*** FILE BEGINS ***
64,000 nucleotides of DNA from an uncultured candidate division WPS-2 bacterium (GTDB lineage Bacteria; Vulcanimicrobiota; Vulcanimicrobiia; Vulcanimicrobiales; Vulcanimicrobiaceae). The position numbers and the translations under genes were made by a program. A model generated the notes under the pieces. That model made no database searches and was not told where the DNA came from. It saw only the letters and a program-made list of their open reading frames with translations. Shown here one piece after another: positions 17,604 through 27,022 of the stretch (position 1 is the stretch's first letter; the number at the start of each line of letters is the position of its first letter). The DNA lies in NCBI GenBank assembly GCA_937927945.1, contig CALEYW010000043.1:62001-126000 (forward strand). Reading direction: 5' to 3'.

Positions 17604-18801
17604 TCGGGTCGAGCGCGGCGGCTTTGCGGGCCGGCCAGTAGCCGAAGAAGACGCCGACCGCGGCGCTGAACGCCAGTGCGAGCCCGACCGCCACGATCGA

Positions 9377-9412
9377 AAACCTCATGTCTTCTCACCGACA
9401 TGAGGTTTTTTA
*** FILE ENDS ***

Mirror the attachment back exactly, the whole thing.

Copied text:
64,000 nucleotides of DNA from an uncultured candidate division WPS-2 bacterium (GTDB lineage Bacteria; Vulcanimicrobiota; Vulcanimicrobiia; Vulcanimicrobiales; Vulcanimicrobiaceae). The position numbers and the translations under genes were made by a program. A model generated the notes under the pieces. That model made no database searches and was not told where the DNA came from. It saw only the letters and a program-made list of their open reading frames with translations. Shown here one piece after another: positions 17,604 through 27,022 of the stretch (position 1 is the stretch's first letter; the number at the start of each line of letters is the position of its first letter). The DNA lies in NCBI GenBank assembly GCA_937927945.1, contig CALEYW010000043.1:62001-126000 (forward strand). Reading direction: 5' to 3'.

Positions 17604-18801
17604 TCGGGTCGAGCGCGGCGGCTTTGCGGGCCGGCCAGTAGCCGAAGAAGACGCCGACCGCGGCGCTGAACGCCAGTGCGAGCCCGACCGCCACGATCGA

Positions 9377-9412
9377 AAACCTCATGTCTTCTCACCGACA
9401 TGAGGTTTTTTA